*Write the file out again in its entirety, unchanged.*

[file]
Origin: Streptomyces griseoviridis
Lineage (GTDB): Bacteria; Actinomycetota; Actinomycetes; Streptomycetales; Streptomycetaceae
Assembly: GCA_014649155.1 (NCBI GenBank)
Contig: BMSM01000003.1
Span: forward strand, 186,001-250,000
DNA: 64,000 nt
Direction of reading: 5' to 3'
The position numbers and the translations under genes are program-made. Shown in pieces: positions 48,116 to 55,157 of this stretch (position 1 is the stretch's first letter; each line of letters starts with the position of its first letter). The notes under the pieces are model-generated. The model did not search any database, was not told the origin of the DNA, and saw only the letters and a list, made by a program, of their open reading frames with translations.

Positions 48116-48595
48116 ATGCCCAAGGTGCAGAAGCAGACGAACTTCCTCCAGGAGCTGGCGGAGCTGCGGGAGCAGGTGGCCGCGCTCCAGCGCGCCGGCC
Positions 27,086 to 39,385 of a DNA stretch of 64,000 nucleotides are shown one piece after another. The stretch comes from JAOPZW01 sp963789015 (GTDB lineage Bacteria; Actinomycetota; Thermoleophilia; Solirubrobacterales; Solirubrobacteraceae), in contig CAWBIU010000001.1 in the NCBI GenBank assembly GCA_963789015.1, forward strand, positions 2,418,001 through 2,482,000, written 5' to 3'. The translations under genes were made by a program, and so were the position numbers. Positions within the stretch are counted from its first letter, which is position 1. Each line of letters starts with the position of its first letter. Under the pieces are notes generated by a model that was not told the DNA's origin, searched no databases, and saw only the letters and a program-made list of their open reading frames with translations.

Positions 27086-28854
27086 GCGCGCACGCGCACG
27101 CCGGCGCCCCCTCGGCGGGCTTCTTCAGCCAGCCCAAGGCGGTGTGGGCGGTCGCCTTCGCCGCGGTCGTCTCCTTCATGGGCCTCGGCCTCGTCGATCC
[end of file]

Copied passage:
Origin: Streptomyces griseoviridis
Lineage (GTDB): Bacteria; Actinomycetota; Actinomycetes; Streptomycetales; Streptomycetaceae
Assembly: GCA_014649155.1 (NCBI GenBank)
Contig: BMSM01000003.1
Span: forward strand, 186,001-250,000
DNA: 64,000 nt
Direction of reading: 5' to 3'
The position numbers and the translations under genes are program-made. Shown in pieces: positions 48,116 to 55,157 of this stretch (position 1 is the stretch's first letter; each line of letters starts with the position of its first letter). The notes under the pieces are model-generated. The model did not search any database, was not told the origin of the DNA, and saw only the letters and a list, made by a program, of their open reading frames with translations.

Positions 48116-48595
48116 ATGCCCAAGGTGCAGAAGCAGACGAACTTCCTCCAGGAGCTGGCGGAGCTGCGGGAGCAGGTGGCCGCGCTCCAGCGCGCCGGCC
Positions 27,086 to 39,385 of a DNA stretch of 64,000 nucleotides are shown one piece after another. The stretch comes from JAOPZW01 sp963789015 (GTDB lineage Bacteria; Actinomycetota; Thermoleophilia; Solirubrobacterales; Solirubrobacteraceae), in contig CAWBIU010000001.1 in the NCBI GenBank assembly GCA_963789015.1, forward strand, positions 2,418,001 through 2,482,000, written 5' to 3'. The translations under genes were made by a program, and so were the position numbers. Positions within the stretch are counted from its first letter, which is position 1. Each line of letters starts with the position of its first letter. Under the pieces are notes generated by a model that was not told the DNA's origin, searched no databases, and saw only the letters and a program-made list of their open reading frames with translations.

Positions 27086-28854
27086 GCGCGCACGCGCACG
27101 CCGGCGCCCCCTCGGCGGGCTTCTTCAGCCAGCCCAAGGCGGTGTGGGCGGTCGCCTTCGCCGCGGTCGTCTCCTTCATGGGCCTCGGCCTCGTCGATCC